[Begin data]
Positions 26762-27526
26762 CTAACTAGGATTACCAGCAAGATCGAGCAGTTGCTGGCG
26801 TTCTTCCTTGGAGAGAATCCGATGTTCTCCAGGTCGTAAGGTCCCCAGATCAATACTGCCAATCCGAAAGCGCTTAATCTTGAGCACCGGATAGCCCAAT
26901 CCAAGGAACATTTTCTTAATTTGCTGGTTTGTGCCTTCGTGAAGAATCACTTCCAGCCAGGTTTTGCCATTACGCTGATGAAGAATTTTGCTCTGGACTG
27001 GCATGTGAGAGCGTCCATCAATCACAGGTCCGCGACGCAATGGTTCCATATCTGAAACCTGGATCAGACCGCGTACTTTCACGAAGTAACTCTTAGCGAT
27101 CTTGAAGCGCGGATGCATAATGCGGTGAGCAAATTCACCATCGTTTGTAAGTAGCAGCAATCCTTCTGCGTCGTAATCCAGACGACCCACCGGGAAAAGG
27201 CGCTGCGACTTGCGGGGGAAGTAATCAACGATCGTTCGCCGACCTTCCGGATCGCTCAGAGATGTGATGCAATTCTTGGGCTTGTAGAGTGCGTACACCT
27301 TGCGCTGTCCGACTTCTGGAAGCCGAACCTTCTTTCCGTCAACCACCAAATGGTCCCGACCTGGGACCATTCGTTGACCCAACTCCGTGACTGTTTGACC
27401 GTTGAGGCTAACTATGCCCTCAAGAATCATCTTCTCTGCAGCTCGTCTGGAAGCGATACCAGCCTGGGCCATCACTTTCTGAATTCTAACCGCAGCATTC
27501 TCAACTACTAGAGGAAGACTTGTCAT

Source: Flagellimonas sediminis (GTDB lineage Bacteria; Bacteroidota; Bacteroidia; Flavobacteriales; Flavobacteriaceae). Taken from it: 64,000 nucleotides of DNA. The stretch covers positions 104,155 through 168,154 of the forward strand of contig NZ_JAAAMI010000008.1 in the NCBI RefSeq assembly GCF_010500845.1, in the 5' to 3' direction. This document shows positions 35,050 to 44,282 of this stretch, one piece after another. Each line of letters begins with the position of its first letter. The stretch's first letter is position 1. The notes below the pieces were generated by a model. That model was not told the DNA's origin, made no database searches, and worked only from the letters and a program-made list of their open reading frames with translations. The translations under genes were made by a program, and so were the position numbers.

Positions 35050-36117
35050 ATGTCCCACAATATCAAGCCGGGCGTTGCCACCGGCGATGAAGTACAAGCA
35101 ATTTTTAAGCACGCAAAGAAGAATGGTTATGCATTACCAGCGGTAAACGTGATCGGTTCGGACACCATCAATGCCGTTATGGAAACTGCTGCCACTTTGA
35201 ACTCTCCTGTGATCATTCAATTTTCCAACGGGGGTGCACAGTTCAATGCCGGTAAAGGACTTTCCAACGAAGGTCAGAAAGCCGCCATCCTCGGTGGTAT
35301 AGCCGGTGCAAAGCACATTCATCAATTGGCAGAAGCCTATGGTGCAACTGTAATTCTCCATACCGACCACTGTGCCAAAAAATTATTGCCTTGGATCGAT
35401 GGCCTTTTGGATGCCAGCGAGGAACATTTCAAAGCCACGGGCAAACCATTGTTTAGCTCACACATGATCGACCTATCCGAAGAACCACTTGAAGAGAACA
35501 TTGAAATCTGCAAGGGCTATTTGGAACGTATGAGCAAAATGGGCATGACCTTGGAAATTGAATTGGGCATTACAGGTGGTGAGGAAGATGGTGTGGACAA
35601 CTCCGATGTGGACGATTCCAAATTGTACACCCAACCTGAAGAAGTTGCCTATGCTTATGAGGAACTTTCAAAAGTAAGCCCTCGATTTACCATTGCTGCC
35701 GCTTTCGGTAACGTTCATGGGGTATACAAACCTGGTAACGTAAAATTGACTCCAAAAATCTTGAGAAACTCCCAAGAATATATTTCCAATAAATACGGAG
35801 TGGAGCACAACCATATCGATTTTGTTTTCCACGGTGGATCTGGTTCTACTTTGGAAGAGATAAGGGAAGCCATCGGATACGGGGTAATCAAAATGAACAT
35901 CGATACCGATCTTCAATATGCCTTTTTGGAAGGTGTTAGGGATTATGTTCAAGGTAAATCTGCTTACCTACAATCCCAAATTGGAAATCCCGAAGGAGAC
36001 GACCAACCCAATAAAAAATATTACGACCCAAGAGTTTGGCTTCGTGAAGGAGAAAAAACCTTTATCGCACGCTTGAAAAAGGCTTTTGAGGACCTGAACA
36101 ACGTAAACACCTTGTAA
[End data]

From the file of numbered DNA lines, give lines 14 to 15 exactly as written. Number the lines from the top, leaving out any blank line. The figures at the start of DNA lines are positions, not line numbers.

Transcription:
35101 ATTTTTAAGCACGCAAAGAAGAATGGTTATGCATTACCAGCGGTAAACGTGATCGGTTCGGACACCATCAATGCCGTTATGGAAACTGCTGCCACTTTGA
35201 ACTCTCCTGTGATCATTCAATTTTCCAACGGGGGTGCACAGTTCAATGCCGGTAAAGGACTTTCCAACGAAGGTCAGAAAGCCGCCATCCTCGGTGGTAT